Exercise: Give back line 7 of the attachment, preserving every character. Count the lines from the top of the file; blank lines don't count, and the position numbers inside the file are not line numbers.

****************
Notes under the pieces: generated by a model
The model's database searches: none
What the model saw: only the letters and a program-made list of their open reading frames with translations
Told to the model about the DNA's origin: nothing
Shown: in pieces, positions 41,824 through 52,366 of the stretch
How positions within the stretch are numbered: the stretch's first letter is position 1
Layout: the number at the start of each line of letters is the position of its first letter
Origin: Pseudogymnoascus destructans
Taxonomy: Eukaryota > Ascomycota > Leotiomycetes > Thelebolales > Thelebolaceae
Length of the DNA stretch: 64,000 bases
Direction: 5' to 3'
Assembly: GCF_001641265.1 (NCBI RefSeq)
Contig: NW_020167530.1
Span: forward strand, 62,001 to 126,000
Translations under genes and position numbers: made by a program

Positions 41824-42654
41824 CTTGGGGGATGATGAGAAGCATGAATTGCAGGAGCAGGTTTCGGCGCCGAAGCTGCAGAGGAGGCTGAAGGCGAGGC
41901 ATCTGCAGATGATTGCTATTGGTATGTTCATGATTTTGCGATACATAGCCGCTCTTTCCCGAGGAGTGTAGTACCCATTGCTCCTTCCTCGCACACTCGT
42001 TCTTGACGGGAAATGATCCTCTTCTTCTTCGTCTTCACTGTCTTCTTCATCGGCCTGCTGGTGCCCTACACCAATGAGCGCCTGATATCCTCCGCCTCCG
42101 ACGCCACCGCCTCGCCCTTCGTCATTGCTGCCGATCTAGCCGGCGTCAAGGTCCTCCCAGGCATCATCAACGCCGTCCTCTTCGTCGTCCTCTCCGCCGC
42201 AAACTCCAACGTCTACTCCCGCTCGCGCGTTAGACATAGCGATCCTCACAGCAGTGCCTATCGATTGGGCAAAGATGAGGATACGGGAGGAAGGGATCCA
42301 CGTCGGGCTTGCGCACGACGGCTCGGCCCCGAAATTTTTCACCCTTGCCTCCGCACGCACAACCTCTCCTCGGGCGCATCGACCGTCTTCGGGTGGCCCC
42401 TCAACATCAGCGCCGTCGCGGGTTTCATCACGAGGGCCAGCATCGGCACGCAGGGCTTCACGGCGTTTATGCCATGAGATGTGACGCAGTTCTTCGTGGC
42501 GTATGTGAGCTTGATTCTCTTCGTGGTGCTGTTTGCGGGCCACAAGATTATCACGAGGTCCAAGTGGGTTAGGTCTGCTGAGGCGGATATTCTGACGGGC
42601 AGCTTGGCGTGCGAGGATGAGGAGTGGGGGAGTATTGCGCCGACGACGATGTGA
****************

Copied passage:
Layout: the number at the start of each line of letters is the position of its first letter